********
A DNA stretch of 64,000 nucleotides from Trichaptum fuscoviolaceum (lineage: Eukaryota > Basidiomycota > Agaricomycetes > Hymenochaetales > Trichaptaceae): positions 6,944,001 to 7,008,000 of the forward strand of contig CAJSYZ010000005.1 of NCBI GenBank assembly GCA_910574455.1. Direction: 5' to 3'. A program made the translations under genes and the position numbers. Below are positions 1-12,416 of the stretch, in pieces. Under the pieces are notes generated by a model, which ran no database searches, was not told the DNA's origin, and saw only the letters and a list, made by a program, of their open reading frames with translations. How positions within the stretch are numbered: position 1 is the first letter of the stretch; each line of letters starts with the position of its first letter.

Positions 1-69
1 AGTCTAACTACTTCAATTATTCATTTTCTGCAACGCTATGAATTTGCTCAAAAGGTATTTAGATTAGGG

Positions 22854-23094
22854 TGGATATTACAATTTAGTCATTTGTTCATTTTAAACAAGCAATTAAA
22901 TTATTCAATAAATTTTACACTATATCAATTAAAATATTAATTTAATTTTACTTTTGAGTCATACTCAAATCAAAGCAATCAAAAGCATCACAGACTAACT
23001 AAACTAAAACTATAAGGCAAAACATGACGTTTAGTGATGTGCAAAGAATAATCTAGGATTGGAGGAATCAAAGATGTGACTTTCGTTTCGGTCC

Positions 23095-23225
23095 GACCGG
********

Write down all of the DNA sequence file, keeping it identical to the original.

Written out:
A DNA stretch of 64,000 nucleotides from Trichaptum fuscoviolaceum (lineage: Eukaryota > Basidiomycota > Agaricomycetes > Hymenochaetales > Trichaptaceae): positions 6,944,001 to 7,008,000 of the forward strand of contig CAJSYZ010000005.1 of NCBI GenBank assembly GCA_910574455.1. Direction: 5' to 3'. A program made the translations under genes and the position numbers. Below are positions 1-12,416 of the stretch, in pieces. Under the pieces are notes generated by a model, which ran no database searches, was not told the DNA's origin, and saw only the letters and a list, made by a program, of their open reading frames with translations. How positions within the stretch are numbered: position 1 is the first letter of the stretch; each line of letters starts with the position of its first letter.

Positions 1-69
1 AGTCTAACTACTTCAATTATTCATTTTCTGCAACGCTATGAATTTGCTCAAAAGGTATTTAGATTAGGG

Positions 22854-23094
22854 TGGATATTACAATTTAGTCATTTGTTCATTTTAAACAAGCAATTAAA
22901 TTATTCAATAAATTTTACACTATATCAATTAAAATATTAATTTAATTTTACTTTTGAGTCATACTCAAATCAAAGCAATCAAAAGCATCACAGACTAACT
23001 AAACTAAAACTATAAGGCAAAACATGACGTTTAGTGATGTGCAAAGAATAATCTAGGATTGGAGGAATCAAAGATGTGACTTTCGTTTCGGTCC

Positions 23095-23225
23095 GACCGG